MNC firms hiring to cope with this demand
With customers increasingly demanding easy-to-use software, multinational IT companies are looking to hire more product designers. German software major SAP is planning to hire as many as 400. Currently, it has a total workforce of 4,000 employees and it plans to hire one product designer for 10 software engineers. In the past, companies hired the majority of IT professionals for their programming skills.
However, in the iPhone and iPad era, the earlier methods of designing software are becoming redundant, according to industry watchers. Business software, which is considered “boring” with regard to aesthetics, is coming under pressure from users who want a better look and feel.
With this trend coupled with growing consumerisation in the enterprise products segment, SAP Labs, the research and development arm of SAP, is looking to hire people who have experience in designing User Interface (UI) and who understand business holistically. “Companies are departing from their earlier strategy of build-and-market to consumers, to designing products that fit in with consumer needs,” said V. R. Ferose, Head of Globalisation Services Organisation, SAP. These designers have been working on projects of SAP Labs such as ‘charitra’, a social networking Web site, and work around search analytics for enterprises.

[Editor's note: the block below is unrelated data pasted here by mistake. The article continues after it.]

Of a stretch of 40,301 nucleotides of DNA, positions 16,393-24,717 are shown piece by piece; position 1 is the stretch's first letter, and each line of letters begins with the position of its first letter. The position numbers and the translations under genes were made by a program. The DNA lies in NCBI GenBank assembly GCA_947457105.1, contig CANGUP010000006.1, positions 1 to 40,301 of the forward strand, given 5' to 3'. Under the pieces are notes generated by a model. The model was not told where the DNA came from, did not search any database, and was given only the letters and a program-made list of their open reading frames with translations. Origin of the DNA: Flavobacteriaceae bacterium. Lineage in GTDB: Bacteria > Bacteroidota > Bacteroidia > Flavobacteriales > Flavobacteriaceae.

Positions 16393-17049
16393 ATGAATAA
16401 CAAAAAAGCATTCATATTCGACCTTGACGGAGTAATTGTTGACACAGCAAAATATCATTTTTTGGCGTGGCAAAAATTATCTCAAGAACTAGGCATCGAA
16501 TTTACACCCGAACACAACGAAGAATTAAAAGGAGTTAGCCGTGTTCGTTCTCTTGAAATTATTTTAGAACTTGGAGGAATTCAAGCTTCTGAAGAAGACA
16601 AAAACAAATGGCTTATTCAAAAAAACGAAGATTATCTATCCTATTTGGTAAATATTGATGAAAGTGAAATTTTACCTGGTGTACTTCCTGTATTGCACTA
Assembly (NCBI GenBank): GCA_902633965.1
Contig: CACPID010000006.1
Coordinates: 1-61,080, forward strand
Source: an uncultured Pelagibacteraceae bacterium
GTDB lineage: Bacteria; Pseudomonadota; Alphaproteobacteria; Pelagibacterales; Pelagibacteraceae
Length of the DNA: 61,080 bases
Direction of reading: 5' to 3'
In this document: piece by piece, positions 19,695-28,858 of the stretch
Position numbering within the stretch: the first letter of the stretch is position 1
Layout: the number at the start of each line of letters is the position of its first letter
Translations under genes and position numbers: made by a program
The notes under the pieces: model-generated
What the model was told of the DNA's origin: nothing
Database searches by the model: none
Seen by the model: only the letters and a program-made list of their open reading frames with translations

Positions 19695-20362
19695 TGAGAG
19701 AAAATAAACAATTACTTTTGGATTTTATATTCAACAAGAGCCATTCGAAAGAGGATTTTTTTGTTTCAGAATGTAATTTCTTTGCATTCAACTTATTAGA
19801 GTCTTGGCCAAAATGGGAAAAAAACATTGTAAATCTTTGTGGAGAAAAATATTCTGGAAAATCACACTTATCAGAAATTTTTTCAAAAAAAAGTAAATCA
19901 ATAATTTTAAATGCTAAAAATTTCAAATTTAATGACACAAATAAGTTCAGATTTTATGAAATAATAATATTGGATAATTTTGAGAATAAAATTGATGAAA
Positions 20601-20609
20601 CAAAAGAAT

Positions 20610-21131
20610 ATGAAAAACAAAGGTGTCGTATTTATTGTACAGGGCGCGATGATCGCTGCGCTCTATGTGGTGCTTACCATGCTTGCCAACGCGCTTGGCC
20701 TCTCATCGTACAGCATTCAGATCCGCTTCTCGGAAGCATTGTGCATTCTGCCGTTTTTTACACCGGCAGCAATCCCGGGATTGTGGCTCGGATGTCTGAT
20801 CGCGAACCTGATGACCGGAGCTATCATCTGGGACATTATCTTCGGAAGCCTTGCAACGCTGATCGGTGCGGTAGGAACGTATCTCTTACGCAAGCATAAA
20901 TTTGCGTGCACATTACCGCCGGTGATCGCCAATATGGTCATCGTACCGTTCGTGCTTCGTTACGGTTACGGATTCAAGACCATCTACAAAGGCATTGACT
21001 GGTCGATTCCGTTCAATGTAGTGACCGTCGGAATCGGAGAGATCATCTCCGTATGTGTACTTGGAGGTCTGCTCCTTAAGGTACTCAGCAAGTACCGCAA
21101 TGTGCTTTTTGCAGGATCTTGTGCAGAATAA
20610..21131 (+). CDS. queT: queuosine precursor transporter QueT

Some others have started hiring product designers too. “We have 60 product engineers working on various cloud service apps,” said Reji Baby, Vice-President of R&D, SnapMylife, a product start-up. While Google does not reveal the number of designers based in India, Rajan Anandan, Country Head, Google India, says designers are working on future products for the Indian market and shaping technology experience in a different way compared to the way it is consumed at present. Companies are also asking their employees to learn skills across domains to fill the huge void of product designers in the country. Research and development talent at multinational firms in the country is growing at a rate of 9 per cent every year and is expected to reach 250,000 by 2015, according to Zinnov.